simple Samhain rituals

If you find yourself stuck at home and wondering how you can celebrate Samhain under that full Blue Moon, I have gathered a few of my favorite, solo-style rituals to help keep you connected this season. Rather than get lost in the feeling of missing your usual festivities, this is the perfect time to foster your craft and practice meaningful, low magic.

Wreaths are one of my favorite Samhain rituals. They have long been thought to offer a layer of protection when hung on the doorway of your home. I like to add a few ancestral mementos, or even simply what stirs a memory of those who have passed through the veil. My intention is to create a beacon with which to call home loved ones on this most potent evening of reflection and connection with the underworld.

You needn’t anything particular, aside from what you have on hand, or can forage around your home or nearby greenspace. As the earth is now at the midway point between the Fall Equinox and Winter Solstice, many of its abundant offerings have begun to draw their energies inward and given way to the inevitable cycle of death. It is a perfect time to harvest dried branches, flowers or whatever else may call to you.

Here I have arranged some of the late season blooms still flourishing in my gardens with a bit of rosemary, dried seed pods of elecampane, and a single feather found on my wanderings, a gift from my late mother no doubt.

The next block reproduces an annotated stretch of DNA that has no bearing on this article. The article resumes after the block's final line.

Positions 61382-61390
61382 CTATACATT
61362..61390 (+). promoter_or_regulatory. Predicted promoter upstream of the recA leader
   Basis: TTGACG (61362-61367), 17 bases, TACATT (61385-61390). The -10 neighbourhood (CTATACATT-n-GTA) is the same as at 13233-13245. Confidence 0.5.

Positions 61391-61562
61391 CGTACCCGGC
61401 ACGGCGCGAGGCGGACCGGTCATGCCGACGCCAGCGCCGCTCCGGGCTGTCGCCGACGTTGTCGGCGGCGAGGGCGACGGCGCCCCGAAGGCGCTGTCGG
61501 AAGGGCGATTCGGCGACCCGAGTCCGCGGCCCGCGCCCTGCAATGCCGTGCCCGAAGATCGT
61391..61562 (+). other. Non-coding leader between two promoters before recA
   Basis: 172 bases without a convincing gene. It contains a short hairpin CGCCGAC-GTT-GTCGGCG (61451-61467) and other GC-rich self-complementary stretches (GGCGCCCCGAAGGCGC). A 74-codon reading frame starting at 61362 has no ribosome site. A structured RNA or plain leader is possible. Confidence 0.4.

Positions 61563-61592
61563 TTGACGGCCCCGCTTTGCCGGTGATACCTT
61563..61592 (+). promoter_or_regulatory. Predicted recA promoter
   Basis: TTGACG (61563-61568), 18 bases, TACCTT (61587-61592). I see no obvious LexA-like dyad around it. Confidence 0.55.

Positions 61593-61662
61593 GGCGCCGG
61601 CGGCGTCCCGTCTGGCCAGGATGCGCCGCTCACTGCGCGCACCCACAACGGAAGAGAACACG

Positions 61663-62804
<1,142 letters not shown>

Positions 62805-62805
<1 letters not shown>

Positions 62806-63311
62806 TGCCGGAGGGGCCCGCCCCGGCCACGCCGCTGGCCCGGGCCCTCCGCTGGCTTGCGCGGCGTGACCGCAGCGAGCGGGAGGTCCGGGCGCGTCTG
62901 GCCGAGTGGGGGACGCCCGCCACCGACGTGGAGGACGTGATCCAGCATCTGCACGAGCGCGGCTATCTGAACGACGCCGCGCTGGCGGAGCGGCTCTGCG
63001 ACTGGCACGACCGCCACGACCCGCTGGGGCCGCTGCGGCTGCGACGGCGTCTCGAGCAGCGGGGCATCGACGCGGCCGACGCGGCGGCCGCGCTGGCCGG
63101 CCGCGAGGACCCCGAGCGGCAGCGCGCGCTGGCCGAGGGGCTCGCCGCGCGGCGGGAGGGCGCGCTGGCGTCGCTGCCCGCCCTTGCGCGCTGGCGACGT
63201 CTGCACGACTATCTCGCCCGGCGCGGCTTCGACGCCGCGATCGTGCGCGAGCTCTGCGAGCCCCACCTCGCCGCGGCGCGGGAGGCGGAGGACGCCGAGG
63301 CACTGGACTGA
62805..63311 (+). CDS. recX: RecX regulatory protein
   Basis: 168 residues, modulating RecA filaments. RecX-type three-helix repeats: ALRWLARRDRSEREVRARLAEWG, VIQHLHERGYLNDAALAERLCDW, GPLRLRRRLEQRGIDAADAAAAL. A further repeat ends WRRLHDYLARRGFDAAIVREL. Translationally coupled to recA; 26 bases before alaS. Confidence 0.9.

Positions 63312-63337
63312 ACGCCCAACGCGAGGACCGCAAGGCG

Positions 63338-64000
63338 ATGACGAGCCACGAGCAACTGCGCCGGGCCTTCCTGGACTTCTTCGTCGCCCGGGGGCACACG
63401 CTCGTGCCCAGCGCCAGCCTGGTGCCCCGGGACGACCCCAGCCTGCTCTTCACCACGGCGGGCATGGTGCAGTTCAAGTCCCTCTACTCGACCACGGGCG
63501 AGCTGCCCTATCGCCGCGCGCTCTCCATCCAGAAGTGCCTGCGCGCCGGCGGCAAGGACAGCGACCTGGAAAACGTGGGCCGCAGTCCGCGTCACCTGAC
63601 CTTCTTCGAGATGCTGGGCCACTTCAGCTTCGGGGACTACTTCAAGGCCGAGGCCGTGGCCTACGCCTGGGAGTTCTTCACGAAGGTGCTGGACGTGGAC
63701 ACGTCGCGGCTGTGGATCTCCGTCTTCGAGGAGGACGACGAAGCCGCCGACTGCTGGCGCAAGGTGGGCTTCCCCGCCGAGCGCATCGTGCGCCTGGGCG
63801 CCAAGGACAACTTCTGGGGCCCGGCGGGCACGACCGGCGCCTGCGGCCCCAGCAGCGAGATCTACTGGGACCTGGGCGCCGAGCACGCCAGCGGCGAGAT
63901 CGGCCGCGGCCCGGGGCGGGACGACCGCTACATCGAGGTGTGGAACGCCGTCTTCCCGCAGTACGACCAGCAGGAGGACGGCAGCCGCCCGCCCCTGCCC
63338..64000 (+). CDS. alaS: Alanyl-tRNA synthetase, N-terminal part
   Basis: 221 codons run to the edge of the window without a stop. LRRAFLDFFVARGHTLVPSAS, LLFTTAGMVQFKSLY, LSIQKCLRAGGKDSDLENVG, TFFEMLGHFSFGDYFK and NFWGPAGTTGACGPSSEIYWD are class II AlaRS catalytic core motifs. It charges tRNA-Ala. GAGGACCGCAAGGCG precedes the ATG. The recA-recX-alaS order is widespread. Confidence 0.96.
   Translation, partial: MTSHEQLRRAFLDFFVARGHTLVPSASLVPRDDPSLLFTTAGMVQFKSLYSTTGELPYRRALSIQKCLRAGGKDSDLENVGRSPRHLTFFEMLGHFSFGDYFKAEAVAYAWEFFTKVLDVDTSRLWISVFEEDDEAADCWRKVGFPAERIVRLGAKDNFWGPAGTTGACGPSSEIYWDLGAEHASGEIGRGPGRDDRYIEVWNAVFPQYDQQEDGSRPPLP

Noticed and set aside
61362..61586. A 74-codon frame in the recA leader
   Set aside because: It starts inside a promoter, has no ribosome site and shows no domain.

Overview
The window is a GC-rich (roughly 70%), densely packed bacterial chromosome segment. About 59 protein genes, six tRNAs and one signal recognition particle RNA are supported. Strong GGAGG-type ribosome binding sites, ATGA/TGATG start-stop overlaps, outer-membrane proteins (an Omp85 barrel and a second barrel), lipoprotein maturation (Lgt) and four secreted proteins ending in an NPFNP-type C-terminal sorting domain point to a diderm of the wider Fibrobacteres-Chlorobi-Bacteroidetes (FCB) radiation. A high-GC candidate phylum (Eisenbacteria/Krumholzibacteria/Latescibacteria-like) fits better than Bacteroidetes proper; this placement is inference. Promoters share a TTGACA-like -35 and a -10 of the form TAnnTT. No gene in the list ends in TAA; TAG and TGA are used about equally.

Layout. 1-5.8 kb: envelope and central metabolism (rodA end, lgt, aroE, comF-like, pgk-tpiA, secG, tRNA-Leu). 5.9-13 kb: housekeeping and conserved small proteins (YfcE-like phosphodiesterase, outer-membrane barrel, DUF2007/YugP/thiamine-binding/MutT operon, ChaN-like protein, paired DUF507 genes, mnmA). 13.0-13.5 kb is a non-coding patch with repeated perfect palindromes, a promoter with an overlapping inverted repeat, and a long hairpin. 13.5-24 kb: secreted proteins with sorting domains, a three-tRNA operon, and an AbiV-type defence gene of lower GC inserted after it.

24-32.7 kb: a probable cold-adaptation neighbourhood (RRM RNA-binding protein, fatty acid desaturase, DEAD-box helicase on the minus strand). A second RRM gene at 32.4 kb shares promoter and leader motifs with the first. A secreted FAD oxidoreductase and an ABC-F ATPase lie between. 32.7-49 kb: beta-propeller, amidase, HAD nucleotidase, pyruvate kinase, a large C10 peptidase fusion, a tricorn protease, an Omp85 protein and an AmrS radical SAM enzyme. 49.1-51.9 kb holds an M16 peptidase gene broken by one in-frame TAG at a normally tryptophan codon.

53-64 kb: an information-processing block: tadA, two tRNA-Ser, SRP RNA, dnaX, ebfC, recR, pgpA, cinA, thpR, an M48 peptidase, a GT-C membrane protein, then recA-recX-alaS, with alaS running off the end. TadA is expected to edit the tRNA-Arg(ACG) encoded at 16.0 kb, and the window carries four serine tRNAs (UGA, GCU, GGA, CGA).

If you’re looking to bring some fire to the night, Hag Torches are another lovely seasonal craft we always enjoy. Made of dried Mullein stalks coated in beeswax and various herbs, they are a wonderful tool to shine a light upon your sacred spaces.

You will typically see them made with the these towering, flowering stalks, but I have found that the smaller side-shoots make excellent mini torches for those without an outdoor space, or for general altar use. I try and harvest last seasons’ stalks in the spring time, so they will be thoroughly dried for the fall, but these mini versions are easy to dry quickly if you’re only harvesting now. They fit much easier in a dehydrator, or in your oven, I leave the door open and turn it to the lowest possible heat for a few hours.

You can brush on melted wax before rolling in your desired herbs, or simply lay the small stalks over parchment paper and drip candle wax upon them a bit at a time, rolling them as you go, until a nice thick coating is achieved. I like to put mine in a small cauldron or any fire-safe vessel with a bit of dirt from my yard. There they can safely sit upright and burn brightly as a beacon of banishment, cleansing, or whatever other rituals you wish to work.

Last, but certainly not least, my go-to activity for any and all purposes, is a lovingly crafted ritual bath. Don’t be intimidated by the perfectly posed and planned out pictures you see; a ritual bath can be as simple as a few bubbles and a candle burning nearby. I, personally, am rather indulgent in my water rituals. Perhaps it’s the Scorpio in me.

A bit of sea salt mixed with visionary herbs from my gardens, and a sprinkling of freshly-dried calendula makes for an incredible Samhain ritual bath. You can amplify your experience even further with a smoking blend to enjoy during your soak. I have prepared mugwort and skullcap to soothe and support me while I honor my loved ones through the veil.

I hope you have found a bit of guidance and inspiration as we continue the cycle towards darker days. Whatever you find yourself up to this evening, I wish you a most blessed Samhain.

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